Long Covid - COVID-19 virus and what causes long covid

What Is Long Covid?

How to define Long Covid? In broad terms, it could be described as an illness caused by Covid-19 that lingers past the “acute” phase, which is technically two weeks, though some extend that to six weeks.

The World Health Organization names Long Covid as “Post COVID-19 Condition” and defines it thus:

“Post COVID-19 condition occurs in individuals with a history of probable or confirmed SARS CoV-2 infection, usually 3 months from the onset of COVID-19 with symptoms and that last for at least 2 months and cannot be explained by an alternative diagnosis. Common symptoms include fatigue, shortness of breath, cognitive dysfunction but also others and generally have an impact on everyday functioning. Symptoms may be new onset following initial recovery from an acute COVID-19 episode or persist from the initial illness. Symptoms may also fluctuate or relapse over time.”

– World Health Organisation, December 2021

Statistics vary but the WHO says 10-20% of people experience mid- to long-term effects after being infected with Covid-19. The length of time varies from weeks to months. Some people have had Long Covid for several years and have not recovered. Long Covid can occur after a relatively mild case of Covid 19. Severity of the acute illness has no bearing on the development of Long Covid. Symptoms can also appear weeks after a person has apparently recovered from the infection. People with Long Covid are sometimes described as “long haulers.” Other terms for Long Covid are “post-acute COVID-19 syndrome” and “post-acute sequelae of COVID-19 (PASC).”


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Cover image of The Geek's Guide To Long Covid ebook: Navigating Long Covid with wearables, apps, devices and technology. By Louise Lushton

Risk factors for Long Covid include “female sex, belonging to an ethnic minority, socioeconomic deprivation, smoking, obesity and a wide range of comorbidities.”

Long Covid Symptoms

Long Covid presents as a wide variety of symptoms. These can be respiratory, circulatory and neurological or cognitive. A 2022 study of almost 500,000 people in the UK found a total of 62 symptoms were significantly associated with Covid. This expanded on a previous study where 55 long-term effects were identified.

  • The most common symptoms are:
  • Fatigue
  • Shortness of breath
  • Problems with sleep / insomnia
  • Memory and concentration problems (brain fog)
  • Loss of smell (anosmia) or taste
  • Difficulty speaking
  • Persistent cough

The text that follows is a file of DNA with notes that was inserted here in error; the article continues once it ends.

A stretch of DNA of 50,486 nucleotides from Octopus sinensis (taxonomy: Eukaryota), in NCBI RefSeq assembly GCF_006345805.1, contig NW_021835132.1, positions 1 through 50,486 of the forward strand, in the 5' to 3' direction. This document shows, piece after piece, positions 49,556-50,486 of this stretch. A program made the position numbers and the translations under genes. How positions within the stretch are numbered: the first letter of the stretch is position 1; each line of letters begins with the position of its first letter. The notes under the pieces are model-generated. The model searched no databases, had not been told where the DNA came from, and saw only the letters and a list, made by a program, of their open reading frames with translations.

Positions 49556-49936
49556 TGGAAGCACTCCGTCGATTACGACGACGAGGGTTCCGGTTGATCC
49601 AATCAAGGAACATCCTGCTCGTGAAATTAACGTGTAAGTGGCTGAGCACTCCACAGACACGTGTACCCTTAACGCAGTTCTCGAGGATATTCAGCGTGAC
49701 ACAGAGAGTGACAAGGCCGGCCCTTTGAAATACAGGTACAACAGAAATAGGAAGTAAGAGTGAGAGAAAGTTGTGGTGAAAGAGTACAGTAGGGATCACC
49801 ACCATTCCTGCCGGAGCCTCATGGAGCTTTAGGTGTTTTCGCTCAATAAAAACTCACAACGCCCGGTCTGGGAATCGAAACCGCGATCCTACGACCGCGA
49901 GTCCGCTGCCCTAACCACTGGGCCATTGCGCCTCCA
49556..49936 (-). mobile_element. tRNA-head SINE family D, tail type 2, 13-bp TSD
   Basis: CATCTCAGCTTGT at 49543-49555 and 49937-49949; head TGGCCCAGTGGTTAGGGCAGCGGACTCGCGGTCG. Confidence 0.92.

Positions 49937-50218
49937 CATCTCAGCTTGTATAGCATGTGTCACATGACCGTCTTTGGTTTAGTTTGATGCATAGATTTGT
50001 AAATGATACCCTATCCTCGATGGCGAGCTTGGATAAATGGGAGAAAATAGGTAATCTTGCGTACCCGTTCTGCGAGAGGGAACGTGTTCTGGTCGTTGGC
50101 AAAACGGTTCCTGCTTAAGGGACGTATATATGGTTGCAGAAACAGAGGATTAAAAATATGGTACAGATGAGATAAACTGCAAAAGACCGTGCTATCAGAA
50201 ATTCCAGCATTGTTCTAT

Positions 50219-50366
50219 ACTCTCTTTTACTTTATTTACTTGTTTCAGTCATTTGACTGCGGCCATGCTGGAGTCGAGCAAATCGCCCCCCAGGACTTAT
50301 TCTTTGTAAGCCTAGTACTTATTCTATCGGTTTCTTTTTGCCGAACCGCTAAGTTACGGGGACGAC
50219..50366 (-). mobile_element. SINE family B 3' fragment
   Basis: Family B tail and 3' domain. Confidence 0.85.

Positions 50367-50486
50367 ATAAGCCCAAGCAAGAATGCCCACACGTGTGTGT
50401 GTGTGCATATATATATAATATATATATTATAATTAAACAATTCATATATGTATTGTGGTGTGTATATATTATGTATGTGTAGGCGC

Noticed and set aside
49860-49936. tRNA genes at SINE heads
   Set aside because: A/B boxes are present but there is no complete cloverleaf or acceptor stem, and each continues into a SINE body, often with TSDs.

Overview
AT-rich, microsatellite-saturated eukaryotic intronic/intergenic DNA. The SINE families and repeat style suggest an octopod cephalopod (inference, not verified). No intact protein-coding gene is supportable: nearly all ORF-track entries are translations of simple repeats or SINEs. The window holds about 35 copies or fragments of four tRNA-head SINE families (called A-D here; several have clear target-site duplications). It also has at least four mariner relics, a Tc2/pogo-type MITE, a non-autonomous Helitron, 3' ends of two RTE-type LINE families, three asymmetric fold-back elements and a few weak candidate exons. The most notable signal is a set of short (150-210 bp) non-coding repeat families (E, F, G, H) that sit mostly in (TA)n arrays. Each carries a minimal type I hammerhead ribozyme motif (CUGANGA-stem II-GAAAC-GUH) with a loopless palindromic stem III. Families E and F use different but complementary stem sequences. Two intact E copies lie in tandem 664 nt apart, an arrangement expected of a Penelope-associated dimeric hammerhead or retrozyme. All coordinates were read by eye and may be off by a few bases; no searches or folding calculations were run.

• Sneezing
  • Chest pain, including lung/pleuristic pain and wider chest pain
  • Muscle aches or joint pain
  • Fever
  • Depression or anxiety
  • Hair loss
  • Sexual dysfunction
  • Other symptoms include:
  • Orthostatic intolerance / Postural Orthostatic Tachycardia Syndrome (POTS)
  • Skin rash
  • Problems with the gut / diarrhoea
  • Changes to vision
  • Ear pain
  • Phlegm
  • Dry eyes
  • Loss of periods / menorrhagia
  • Hot flushes
  • Dizziness / vertigo
  • Issues with urine / urinary retention / Polyuria

Image: Long Term Effects of Covid 19

Long term effects of COVID-19 - Long Covid Symptoms.
Image of a human with symptoms listed in bubbles, with percentages
The symptoms of Long Covid. From: “More than 50 long-term effects of COVID-19: a systematic review and meta-analysis” article. Image licensed under Creative Commons Attribution 4.0. Image Source

Long Covid Could Be Several Different Diseases.

Chahinda Ghossein, a physician and heart disease researcher at Maastricht University, is co-leading a large study of Long Covid patients in the Netherlands. She told Science.org: “The biggest obstacle that we are facing is we gave it one name, we gave it the name of Long Covid, which implies that it is one disease. All the studies being performed show us that it is not.”

The Subramanian 2022 study noted that there were three general types of Long Covid:

  1. General – Those with broad range of symptoms including fatigue, pain and headache, among many others. This comprised 80% of those studied
  2. Respiratory – Those whose symptoms were more focused on the respiratory system e.g. cough, shortness of breath, phlegm. This was 5.8% of those studied
  3. Cognitive / Mental Health – Those whose symptoms were more brain- or mentally-focused e.g. brain fog, insomnia, mental health problems, depression and anxiety.

A July 2022 preprint by the Zoe Health group found something very similar – grouping Long Covid patients by respiratory, neurological and general symptoms. A July 2022 preprint study found six distinct clusters of Long Covid patients. Acute illness severity and pre-existing conditions were often a predictor of what type of Long Covid people might have.

Long Covid may look different depending on the severity of the acute illness. Those who were hospitalized or had a severe case may experience lingering symptoms as a result of direct damage sustained during the initial illness. Those who develop Long Covid after a mild case may have more symptoms associated with immune dysfunction or other system-wide disorders.